Cyclists ride in North America’s largest Gran Fondo
A total of 5,000 cyclists, representing more than 45 nations, descended on Vancouver for North America’s largest Gran Fondo.
A total of 5,000 cyclists, representing more than 45 nations, descended on Vancouver for North America’s largest Gran Fondo. The race saw participants begin in Stanley Park and travel 122 kilometres to Whistler Village.
Yukon cyclist Jillian Chown was one of the riders. It was her first time competing in the Vancouver-to-Whistler journey.
“I wanted to do it for the past three years,” said Chown. “I had done the Haines-to-Haines (Kluane Chilkat International Bike Relay), which is a similar race. I had heard about the Gran Fondo but kept missing the deadline.”
Stanley Park was full of cyclists and fans before the race began. Chown said it was like nothing she had ever seen before.
“I have never seen so many cyclists in my life,” said Chown. “It was like a Who concert. It was overwhelming, it made me cry.
“It was very nerve-wracking in Vancouver. So many riders. The intimidation factor was super-high.”
From Stanley Park, the riders cross the Lions Gate Bridge and travel along the world-famous Sea-to-Sky highway as it drops toward the Pacific Ocean before rising slowly to the perch of Whistler.
“It was amazing; the scenery was stunning,” said Chown. “It was the chance of a lifetime.”
One lane of the Sea-to-Sky Highway is closed for the race. The event website says it’s the only day when it’s not full of traffic, but 5,000 riders using the lane seems pretty traffic heavy.
Once Chown knew she was going to be racing in the Gran Fondo, she set to work training on her stationary bike.
“I did a lot of training indoors, because the winters in the Yukon are so long,” said Chown. “And then I did as much outdoor training as possible.”
Some of the cyclists participating rode in teams. Chown was not one of them, but she said she was able to join in with other riders.
“It was so special to get on with a group of people,” said Chown. “I always had someone to ride with. We are all there for the same reason: we all love cycling.
“It was a cool vibe. Everyone was friendly and polite.”
Chown said the race featured more than 9,000 feet of climbing.
“I was surprised,” said Chown. “I didn’t realize how many hills there are here. You go from sea level to the equivalent of doing the Skagway climb three times.”
The hardest section, Chown said, was the coming out of Squamish heading toward Whistler. The leg had 20 kilometres worth of climbing.
Chown was competing in the F45-49 class, and finished the race in 4:28:30. She said her favourite section was the last 22 kilometres heading into Whistler.
“It was big crowds, it was like the Tour de France,” said Chown. “It was all new to me.”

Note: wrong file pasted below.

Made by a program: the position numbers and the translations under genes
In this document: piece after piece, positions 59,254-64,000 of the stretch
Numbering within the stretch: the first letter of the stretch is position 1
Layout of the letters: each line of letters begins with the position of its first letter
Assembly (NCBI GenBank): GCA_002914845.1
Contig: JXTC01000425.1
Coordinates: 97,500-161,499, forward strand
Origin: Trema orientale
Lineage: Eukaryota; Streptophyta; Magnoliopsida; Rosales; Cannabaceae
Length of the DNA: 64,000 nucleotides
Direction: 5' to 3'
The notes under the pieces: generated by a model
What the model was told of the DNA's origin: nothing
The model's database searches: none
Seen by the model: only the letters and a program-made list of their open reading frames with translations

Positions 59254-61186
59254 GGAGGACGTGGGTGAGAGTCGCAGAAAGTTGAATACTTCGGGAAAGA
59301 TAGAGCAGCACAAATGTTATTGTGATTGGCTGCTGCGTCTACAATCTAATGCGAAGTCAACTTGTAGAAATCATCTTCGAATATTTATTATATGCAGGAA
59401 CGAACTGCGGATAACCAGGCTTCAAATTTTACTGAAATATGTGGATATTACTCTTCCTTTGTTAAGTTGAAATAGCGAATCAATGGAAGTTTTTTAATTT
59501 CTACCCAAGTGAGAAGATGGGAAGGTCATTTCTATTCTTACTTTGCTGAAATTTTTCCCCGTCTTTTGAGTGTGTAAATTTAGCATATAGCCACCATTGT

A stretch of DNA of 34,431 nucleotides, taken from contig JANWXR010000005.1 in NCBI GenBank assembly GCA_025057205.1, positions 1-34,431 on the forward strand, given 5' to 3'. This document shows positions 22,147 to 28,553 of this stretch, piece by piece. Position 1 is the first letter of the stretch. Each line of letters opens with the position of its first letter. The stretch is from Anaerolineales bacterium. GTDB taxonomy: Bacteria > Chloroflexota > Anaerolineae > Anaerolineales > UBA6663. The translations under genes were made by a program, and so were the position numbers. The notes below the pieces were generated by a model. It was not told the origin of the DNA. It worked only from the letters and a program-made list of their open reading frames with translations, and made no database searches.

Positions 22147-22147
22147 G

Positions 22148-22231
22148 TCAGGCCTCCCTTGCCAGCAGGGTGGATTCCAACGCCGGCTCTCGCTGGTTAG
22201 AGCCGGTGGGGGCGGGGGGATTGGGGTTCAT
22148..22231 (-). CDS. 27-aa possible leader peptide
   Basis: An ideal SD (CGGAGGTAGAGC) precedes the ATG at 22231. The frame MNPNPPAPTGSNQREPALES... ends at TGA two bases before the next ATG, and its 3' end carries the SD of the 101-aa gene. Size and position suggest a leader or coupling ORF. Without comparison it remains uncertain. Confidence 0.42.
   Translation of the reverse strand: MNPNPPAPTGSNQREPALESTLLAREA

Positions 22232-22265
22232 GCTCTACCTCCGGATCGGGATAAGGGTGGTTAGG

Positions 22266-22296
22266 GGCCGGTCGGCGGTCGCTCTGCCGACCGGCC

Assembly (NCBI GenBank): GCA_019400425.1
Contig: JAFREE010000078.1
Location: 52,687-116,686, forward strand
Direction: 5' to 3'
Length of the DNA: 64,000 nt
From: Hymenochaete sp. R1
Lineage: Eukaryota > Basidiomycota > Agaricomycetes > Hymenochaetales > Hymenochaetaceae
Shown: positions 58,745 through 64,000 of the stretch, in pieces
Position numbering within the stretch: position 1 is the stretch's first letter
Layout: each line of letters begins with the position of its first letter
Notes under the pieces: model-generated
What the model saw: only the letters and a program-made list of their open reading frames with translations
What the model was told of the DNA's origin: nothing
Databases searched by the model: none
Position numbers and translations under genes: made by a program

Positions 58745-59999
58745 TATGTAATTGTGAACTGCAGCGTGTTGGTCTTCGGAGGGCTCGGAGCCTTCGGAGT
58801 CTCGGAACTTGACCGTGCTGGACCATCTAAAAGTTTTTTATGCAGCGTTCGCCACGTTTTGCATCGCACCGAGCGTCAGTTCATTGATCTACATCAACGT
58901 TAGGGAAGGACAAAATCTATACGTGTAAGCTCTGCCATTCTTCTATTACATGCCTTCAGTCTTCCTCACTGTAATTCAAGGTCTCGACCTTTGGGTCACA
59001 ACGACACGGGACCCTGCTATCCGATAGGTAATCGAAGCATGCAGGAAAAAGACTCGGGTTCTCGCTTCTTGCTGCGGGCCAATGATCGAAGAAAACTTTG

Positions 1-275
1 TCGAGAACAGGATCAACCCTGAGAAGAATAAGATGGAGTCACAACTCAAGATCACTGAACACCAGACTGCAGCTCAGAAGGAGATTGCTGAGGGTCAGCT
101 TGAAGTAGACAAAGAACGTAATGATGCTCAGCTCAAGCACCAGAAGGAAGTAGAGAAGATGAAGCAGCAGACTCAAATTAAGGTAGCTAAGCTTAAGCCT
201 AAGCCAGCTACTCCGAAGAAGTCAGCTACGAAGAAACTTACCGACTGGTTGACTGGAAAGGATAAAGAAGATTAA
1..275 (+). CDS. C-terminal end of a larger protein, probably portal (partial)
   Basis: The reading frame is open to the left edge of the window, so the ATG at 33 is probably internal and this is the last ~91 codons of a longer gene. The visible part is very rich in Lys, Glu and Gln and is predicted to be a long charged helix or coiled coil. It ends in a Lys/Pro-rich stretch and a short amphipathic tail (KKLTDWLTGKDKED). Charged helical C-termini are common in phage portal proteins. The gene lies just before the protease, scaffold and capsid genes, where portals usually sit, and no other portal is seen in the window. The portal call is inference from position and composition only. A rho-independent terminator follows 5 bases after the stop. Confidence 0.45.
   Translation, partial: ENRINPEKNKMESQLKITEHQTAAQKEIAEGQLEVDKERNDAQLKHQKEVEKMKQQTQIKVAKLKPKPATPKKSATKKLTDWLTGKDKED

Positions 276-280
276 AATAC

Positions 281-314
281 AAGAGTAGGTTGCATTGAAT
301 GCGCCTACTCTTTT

In that final stretch, she was able to pass a bunch of other cyclists.
“It’s a good tactic,” said Chown. “That’s when people suffer and it gives you an edge. That is the mental game. The body is spent but your brain takes over.”
Once she reached the finish line, Chown said, there was a sense of relief.
Upon her completion of the Gran Fondo, she learned she was in the top 20 per cent of her age category which qualifies her to Union Cycliste Internationale (UCI) Gran Fondo World Championships from Vancouver to Whistler in 2020.
The UCI Gran Fondo World Championships in 2020 will be the first time the event is held in North America.
The championships are a prestigious event where all amateurs can compete for the right to wear the famous Rainbow Jersey.
“I was beaming,” said Chown after she learned she had qualified. “It was almost meant to be. Fortunately, it is in Vancouver next year.”
Now with the UCI race looming in a year, she said, she will take the race more seriously.
“My goal (this year) was to finish with a decent time,” said Chown. “I will be more strategic and stop less. You get sucked in.
There are great rest stops and it is hard not to stop. Next year will be less coffee and I’ll carry less.”
Chown believes her time of 4:28:30 could have easily been cut by at least 15 minutes if she hadn’t stopped as much as she did.
For the rest of September, Chown said, she is going to take a break before starting training again in October.
“I’ll start picking away in the winter months,” said Chown.
While looking through the results after the race, Chown realized she wasn’t the only Yukoner who competed at the Gran Fondo.
Somewhere in the sea of 5,000 people, seven other cyclists from the territory competed, five of whom also qualified for the UCI World Championships.
“I was looking through the results and went ‘wow,’” said Chown. “Just because you are North of 60 doesn’t preclude people from competing at this level.
“I’m so proud of the people from Whitehorse. It is incredible to have five people qualify (for the UCI) from such a small place.”
Those riders to qualify were Stephen Ball (division 45-49); Gemma Sleik (19-34); Heather Clarke (19-34); and Jenn Beardsdeth (19-34).
All placed in the top 20 per cent of their category to qualify.